Pope Francis urged top business leaders at the Davos World Economic Forum on Tuesday to use their wealth to serve humanity instead of leaving most of the world's population in poverty and financial instability.
Cardinal Peter Turkson, president of the Pontifical Council for Peace and Justice, read the pope's speech in front of 2,500 invite-only elites, CEOs, and head of states, including Yahoo! CEO Marissa Mayer, Korean President Park Geun-Hye and Brazilian president Dilma Rousseff during the summit in Davos, Switzerland.
"I ask you to ensure that humanity is served by wealth and not ruled by it," Pope Francis said in the message read at the opening ceremony by Cardinal Peter Turkson.
The pope's message was delivered as a report by Oxfam, an Oxford-based organization aimed to fight poverty and injustice, found that the 85 richest people in the world have as much wealth as the poorest half of the global population, roughly 3.5 billion people.
The Argentinian pope has not shied away from relating with the poor, sneaking out at Rome during the night to help the homeless. He even told the Roman Catholic Church to strip itself of "vanity, arrogance, and pride" and help the poor back in October. Pope Francis has been highly critical of capitalism, acknowledging that even though business has helped millions out of poverty with new jobs, it also has led to social exclusion.
"The growth of equality demands something more than economic growth, even though it presupposes it. It demands first of all 'a transcendent vision of the person'," Pope Francis said in the message. "It also calls for decisions, mechanisms and processes directed to a better distribution of wealth, the creation of sources of employment and an integral promotion of the poor which goes beyond a simple welfare mentality."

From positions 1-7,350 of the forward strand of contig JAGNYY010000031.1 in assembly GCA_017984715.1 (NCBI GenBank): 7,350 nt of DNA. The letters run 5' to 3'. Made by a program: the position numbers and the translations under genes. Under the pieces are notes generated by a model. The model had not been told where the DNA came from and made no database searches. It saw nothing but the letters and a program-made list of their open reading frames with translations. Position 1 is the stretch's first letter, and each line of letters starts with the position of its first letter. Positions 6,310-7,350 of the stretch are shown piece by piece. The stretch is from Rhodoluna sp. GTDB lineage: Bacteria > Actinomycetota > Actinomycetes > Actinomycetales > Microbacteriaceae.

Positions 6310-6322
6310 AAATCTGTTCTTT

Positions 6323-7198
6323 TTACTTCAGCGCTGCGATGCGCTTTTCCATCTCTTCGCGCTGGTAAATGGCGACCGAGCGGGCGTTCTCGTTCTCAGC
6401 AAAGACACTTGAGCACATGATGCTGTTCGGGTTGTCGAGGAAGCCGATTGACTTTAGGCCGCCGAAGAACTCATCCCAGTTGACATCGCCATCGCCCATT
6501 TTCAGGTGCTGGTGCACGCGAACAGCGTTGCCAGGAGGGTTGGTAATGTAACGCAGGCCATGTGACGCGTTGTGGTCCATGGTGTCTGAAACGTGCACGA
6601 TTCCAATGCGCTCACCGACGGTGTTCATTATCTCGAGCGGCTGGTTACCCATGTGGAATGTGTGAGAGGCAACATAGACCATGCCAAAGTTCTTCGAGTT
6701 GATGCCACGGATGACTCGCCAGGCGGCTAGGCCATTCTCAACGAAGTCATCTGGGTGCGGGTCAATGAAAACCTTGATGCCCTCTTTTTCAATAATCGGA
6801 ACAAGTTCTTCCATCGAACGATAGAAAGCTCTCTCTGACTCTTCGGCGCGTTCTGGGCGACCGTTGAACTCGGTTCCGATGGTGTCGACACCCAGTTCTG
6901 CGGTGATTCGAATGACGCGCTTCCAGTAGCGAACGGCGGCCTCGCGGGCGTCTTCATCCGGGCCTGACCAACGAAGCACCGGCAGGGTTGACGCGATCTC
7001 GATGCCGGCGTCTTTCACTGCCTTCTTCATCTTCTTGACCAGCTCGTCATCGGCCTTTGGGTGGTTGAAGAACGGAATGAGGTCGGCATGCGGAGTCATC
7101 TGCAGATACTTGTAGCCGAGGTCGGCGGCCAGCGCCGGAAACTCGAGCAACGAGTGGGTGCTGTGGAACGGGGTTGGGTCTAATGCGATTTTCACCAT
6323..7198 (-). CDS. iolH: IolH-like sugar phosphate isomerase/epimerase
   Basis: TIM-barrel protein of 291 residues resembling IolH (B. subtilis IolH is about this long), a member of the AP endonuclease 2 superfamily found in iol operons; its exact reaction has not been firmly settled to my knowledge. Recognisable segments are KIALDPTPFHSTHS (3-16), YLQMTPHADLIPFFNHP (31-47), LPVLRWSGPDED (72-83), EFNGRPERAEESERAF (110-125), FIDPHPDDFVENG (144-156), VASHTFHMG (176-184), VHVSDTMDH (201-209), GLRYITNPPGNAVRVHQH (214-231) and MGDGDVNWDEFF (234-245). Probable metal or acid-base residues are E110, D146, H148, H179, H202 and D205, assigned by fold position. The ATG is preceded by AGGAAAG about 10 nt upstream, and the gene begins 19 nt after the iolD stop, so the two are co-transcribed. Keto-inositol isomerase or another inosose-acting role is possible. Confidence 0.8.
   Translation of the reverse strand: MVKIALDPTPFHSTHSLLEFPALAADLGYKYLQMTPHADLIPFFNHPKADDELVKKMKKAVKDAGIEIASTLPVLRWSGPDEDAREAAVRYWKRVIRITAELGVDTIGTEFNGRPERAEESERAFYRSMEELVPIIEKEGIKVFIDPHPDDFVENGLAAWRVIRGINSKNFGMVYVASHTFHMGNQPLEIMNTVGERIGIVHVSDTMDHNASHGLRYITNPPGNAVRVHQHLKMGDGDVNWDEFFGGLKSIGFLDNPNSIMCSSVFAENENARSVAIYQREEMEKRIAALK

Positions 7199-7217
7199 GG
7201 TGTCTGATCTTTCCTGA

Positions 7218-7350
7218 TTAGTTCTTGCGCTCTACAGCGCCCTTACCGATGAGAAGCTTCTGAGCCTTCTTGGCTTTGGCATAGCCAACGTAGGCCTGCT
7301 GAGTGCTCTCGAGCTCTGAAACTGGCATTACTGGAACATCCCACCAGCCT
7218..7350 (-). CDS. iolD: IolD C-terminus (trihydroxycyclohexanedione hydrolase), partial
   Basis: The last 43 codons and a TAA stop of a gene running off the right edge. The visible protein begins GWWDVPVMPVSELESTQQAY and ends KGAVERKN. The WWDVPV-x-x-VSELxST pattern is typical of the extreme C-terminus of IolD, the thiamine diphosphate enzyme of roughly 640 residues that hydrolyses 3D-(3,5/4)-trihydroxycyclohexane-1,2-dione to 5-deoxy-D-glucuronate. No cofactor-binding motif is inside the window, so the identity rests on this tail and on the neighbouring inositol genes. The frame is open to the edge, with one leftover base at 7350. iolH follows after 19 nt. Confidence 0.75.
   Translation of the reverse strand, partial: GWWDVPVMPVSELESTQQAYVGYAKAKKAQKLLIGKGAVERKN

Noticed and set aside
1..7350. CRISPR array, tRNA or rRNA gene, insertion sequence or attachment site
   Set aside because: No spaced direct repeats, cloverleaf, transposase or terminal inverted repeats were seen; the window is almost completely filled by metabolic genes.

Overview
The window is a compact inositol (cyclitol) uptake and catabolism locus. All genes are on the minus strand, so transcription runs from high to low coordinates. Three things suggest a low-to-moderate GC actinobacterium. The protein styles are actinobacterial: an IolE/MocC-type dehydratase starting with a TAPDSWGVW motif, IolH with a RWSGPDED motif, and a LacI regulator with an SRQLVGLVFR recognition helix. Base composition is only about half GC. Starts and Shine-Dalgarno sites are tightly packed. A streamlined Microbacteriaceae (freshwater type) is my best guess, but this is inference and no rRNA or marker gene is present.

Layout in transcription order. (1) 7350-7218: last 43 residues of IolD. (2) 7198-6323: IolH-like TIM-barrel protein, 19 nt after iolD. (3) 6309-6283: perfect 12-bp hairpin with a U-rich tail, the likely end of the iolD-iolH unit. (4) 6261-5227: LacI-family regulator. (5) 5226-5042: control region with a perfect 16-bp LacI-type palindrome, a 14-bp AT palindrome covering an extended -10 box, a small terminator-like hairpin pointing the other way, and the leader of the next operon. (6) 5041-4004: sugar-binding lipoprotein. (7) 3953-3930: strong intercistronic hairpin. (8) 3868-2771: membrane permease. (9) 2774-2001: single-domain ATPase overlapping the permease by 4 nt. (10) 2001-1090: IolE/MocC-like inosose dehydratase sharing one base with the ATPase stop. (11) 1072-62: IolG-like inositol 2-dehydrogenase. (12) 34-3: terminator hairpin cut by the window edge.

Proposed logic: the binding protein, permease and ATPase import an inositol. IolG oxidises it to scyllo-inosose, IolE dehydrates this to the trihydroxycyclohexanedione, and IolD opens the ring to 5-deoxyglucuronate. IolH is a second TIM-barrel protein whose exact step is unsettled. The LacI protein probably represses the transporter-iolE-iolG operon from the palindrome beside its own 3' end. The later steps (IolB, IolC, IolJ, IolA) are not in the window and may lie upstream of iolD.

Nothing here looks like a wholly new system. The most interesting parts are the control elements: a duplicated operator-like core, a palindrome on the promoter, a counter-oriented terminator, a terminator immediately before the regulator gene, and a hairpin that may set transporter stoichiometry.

Pope Francis' message intended to help business leaders understand their position in a different perspective rather than chastise them for the lack of action. There is a higher calling and responsibility entitled to the elite beyond creating a great business.
"Business is - in fact - a vocation, and a noble vocation, provided that those engaged in it see themselves challenged by a greater meaning in life," the pope's speech said. "It is intolerable that thousands of people continue to die every day from hunger, even though substantial quantities of food are available, and often simply wasted. Likewise, we cannot but be moved by the many refugees seeking minimally dignified living conditions, who not only fail to find hospitality, but often, tragically, perish in moving from one place to another."
According to a report, the pope has made considerations to visit South Korea in August to meet with young Catholics. If he does visit, this will mark his first trip to Asia. Catholics currently make up 10% of South Korea's population.
The White House has announced that President Barack Obama will travel to Italy on March 27 to meet with Pope Francis for the first time.
"The president looks forward to discussing with Pope Francis their shared commitment to fighting poverty and growing inequality," said a White House statement.